As the 7D II utilises an APS-C sensor there are a huge range of Canon EF-S lenses available, all of which will provide ample coverage for a sensor such as this. The size of the sensor does introduce a 1.6x crop factor, though, meaning that 24-70mm lens is closer to a 38-112mm equivalent - useful for a longer reach, but not so good for wide-angle - and is part of the reason corner sharpness was great in our experience (this particular L lens covers a full-frame image circle).
The shots coming out of the camera from ISO 100 were super crisp and typically well exposed, although this new 150,000-pixel metering sensor can be fairly unforgiving if you leave metering set to the default evaluative option - something we're all too guilty of. Shooting a gig was the clearest example of this, with the spot-lit lead often being over exposed - something catered for by adjusting to spot meter, obviously - but showing that no matter how many pixels a metering sensor has, it will function as it's designed to, not based on the subjective content of an image.
Colours are rich and sumptuous throughout much of the ISO range, including into the upper four-figure echelons on the range - which is impressive, given how much colour can otherwise diminish for the sake of imposing images noise and image processing. Even ISO 3200 shots maintained rich reds and blues.
And it's these high ISO settings that really take the biscuit. The depth to blacks that's still achieved at ISO 6400 is mighty impressive, with little colour noise present. Handheld shots taken at night are delivered with clarity, and while it's not perfection to all subject edges, as there's some obvious processing to counter image noise, the 7D II's results are with little compare.
However, as Adobe Camera Raw is not yet compatible with the 7D MkII we're yet to see the true ability of its raw files. Although Canon's Digital Photo Professional 4 will cater for basic needs, and has its uses, it's not a patch on how much control Adobe offers in its software. We've converted all files in the Canon software and it has highlighted that some default processing remains, given how similar both raw and JPEG appear by default throughout the range - although the raw files often having an extra lick of detail.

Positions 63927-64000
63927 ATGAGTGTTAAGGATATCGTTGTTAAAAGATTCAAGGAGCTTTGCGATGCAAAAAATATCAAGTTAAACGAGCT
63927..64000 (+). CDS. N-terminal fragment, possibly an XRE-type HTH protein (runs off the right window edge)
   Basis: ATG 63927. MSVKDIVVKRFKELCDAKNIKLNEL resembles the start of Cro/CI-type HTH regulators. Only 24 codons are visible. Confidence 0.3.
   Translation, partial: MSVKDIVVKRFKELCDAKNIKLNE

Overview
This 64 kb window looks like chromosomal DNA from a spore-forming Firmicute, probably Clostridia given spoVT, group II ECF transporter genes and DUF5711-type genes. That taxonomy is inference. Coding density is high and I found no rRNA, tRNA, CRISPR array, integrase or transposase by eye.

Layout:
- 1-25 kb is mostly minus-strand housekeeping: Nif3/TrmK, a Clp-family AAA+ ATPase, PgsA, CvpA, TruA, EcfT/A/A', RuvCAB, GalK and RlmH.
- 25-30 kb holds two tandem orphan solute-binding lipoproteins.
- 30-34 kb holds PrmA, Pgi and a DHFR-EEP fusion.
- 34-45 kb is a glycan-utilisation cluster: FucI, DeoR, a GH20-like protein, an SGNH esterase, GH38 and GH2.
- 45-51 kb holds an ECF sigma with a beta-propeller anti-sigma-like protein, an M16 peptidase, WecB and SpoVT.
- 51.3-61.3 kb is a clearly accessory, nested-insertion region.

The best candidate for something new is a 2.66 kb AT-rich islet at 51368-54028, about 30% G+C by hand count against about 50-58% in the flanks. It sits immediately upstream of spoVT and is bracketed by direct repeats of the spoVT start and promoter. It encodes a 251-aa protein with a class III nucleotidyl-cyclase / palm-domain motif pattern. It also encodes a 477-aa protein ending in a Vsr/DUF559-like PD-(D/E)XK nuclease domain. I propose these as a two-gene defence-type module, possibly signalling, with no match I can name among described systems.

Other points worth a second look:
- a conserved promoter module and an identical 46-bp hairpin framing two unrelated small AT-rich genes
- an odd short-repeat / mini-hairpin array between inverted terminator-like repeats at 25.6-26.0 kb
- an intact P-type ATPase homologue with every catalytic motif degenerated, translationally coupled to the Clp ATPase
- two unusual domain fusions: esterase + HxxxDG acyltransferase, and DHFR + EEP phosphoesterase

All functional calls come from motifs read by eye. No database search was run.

We'll be digging deeper when the ACR update is released... whenever that may be. If you shoot raw then you might want to wait for that to become available before considering buying the Mark II, as we've found its absence a frustration and are sure many other photographers will feel the same.
So even if the second-generation 7D isn't a gigantic leap forward that boosts image quality by half a dozen stops, it's still strong enough to assert the 7D Mark II as the best APS-C DSLR camera that we've seen. It won't surpass a full-frame model, but it won't fail to impress either. Even if it represents the apparent ceiling of current image quality.
Bells and whistles
There are plenty of additional features worthy of mention too. The Canon EOS 7D Mark II has integrated GPS for geo-tagging images, but, oddly, no built-in Wi-Fi. There is a USB 3.0 port, though, for speedy transfer of files over a wired connection. The GPS can be set to update its position at intervals from every second through to every five minutes, includes a digital compass and GPS Logger - each of which can be disabled as desired.